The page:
First synthethic path for tuberculosis & chikungunya inhibiting flavonoid molecules deciphered

New Delhi: Flavonoid molecules, like rugosaflavonoids, podocarflavone, and isoflavone found to inhibit tuberculosis and chikungunya, have so far been isolated from plants. For the first time, scientists have unearthed the route to synthesize the molecules in the lab, paving the path for ensuring their availability at all seasons without overexploiting the medicinal plants that contain them.

Scientists from Agharkar Research Institute (ARI), Pune, an autonomous institute of the Department of Science and Technology (DST), Govt. of India, have come up with the first synthetic route for producing flavonoids molecules related to the treatment of tuberculosis and chikungunya. Preliminary indications have been witnessed regarding probable treatment response to COVID 19.

According to the recent work published in the peer-reviewed scientific journal, ‘ACS Omega’ by Dr. Pratibha Srivastava and her team from ARI have developed the first total synthesis of flavonoids such as rugosaflavonoids, podocarflavone, and isoflavone. ‘Rugosaflavonoid A’ is reported from a Chinese medicinal plant Rosa rugosa. ‘Podocarflavone A’ is isolated from the plant Podocarpus macrophyllus.


Rosa rugosa (extreme left) and Podocarpus macrophyllus

“Most ayurvedic products are rich in flavonoids. Flavonoids are mostly present in tomato, onion, lettuce, grape, apple, strawberry, peach, and other vegetables. A diet rich in flavonoids protects us from diseases related to heart, liver, kidney, brain, and other infectious diseases. Right now, the world is facing a traumatic situation due to COVID-19. Since flavonoids boost-up immunity, a flavonoid-rich diet is recommended,” explains Dr. Srivastava.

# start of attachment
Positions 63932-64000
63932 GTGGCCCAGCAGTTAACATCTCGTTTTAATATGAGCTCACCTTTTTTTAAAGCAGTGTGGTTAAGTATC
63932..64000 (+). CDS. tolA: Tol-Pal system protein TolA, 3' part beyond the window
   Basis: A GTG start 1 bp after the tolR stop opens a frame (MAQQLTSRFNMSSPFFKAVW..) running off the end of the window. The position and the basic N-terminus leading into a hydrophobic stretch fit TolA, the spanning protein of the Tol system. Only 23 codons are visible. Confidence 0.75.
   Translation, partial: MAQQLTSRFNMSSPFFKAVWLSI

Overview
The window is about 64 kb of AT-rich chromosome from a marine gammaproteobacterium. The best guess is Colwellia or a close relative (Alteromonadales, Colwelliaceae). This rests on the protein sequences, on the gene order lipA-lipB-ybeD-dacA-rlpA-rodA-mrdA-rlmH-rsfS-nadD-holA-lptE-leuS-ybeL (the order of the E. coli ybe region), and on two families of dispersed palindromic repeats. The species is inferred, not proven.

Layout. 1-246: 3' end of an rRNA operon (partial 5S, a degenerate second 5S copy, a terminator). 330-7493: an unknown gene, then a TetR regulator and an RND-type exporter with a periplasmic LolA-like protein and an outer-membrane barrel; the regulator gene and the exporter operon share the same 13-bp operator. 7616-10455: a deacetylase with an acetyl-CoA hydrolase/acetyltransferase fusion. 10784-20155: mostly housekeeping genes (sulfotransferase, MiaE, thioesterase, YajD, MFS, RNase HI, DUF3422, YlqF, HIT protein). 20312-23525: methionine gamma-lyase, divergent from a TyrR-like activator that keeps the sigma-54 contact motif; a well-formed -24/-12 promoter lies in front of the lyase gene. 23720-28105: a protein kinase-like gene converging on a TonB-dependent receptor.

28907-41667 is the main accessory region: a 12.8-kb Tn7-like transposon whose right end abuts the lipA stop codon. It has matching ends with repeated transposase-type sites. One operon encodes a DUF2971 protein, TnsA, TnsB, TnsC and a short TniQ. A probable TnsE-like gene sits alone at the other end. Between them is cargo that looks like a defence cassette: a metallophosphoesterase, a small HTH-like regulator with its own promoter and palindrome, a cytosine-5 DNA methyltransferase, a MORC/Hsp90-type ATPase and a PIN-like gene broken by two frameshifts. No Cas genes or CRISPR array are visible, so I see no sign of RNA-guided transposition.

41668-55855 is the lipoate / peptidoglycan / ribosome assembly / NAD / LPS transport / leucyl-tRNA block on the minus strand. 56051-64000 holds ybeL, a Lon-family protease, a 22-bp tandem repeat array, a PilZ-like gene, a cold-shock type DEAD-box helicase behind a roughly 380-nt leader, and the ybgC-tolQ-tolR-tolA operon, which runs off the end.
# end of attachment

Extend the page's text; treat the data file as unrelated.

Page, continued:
Flavonoids are normally isolated from plants. However, inconsistency in natural products can occur in different seasons, places, and species. Along with these hurdles, over-exploitation of medicinal plants puts an extra burden on the environment.

To overcome these problems, such products can be developed by synthetic protocols in the laboratory by simple and cost-effective methods. The synthetic natural products possess a structure and medicinal properties similar to the natural product.

The chemical structure of flavonoids is similar to the female hormone 17-beta-estradiol (estrogen). Therefore, flavonoids can ease the life of women who face problems in the premenopausal stage.

“While synthesizing rugosaflavonoids, my team has obtained dihydro rugosa flavonoids, which are found to be more potent in inhibiting highly infectious diseases like chikungunya and tuberculosis. Computational analysis of these molecules to inhibit COVID-19 by targeting spike protein, proteases and RdRp is also obtained, and the results are exciting,” says an exuberant Dr. Srivastava.


Dr. Srivastava also expressed confidence in the compounds synthesized by her Ph.D. student Ninad Puranik, for problems associated with women during the perimenopausal phase.


“In synthetic chemistry, the analogs of natural products can be prepared by the same route. At times the analogs show better medicinal properties than the natural products,” said Dr. Srivastava.

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